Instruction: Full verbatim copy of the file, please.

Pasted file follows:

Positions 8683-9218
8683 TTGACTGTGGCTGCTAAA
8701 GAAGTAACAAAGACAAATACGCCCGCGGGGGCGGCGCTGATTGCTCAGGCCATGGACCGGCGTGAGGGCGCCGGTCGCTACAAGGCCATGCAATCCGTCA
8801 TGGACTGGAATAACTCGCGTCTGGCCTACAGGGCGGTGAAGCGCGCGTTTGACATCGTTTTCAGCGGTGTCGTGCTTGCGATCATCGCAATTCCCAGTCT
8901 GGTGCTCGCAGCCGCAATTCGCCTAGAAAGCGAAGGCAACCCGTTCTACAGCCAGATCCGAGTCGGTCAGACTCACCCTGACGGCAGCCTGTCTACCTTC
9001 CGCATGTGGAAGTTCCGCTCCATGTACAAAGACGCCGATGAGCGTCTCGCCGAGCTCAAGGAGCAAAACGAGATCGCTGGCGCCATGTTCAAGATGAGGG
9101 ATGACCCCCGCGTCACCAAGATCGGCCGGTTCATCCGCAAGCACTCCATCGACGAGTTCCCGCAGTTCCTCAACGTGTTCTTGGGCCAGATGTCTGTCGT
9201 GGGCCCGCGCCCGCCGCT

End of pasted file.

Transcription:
Positions 8683-9218
8683 TTGACTGTGGCTGCTAAA
8701 GAAGTAACAAAGACAAATACGCCCGCGGGGGCGGCGCTGATTGCTCAGGCCATGGACCGGCGTGAGGGCGCCGGTCGCTACAAGGCCATGCAATCCGTCA
8801 TGGACTGGAATAACTCGCGTCTGGCCTACAGGGCGGTGAAGCGCGCGTTTGACATCGTTTTCAGCGGTGTCGTGCTTGCGATCATCGCAATTCCCAGTCT
8901 GGTGCTCGCAGCCGCAATTCGCCTAGAAAGCGAAGGCAACCCGTTCTACAGCCAGATCCGAGTCGGTCAGACTCACCCTGACGGCAGCCTGTCTACCTTC
9001 CGCATGTGGAAGTTCCGCTCCATGTACAAAGACGCCGATGAGCGTCTCGCCGAGCTCAAGGAGCAAAACGAGATCGCTGGCGCCATGTTCAAGATGAGGG
9101 ATGACCCCCGCGTCACCAAGATCGGCCGGTTCATCCGCAAGCACTCCATCGACGAGTTCCCGCAGTTCCTCAACGTGTTCTTGGGCCAGATGTCTGTCGT
9201 GGGCCCGCGCCCGCCGCT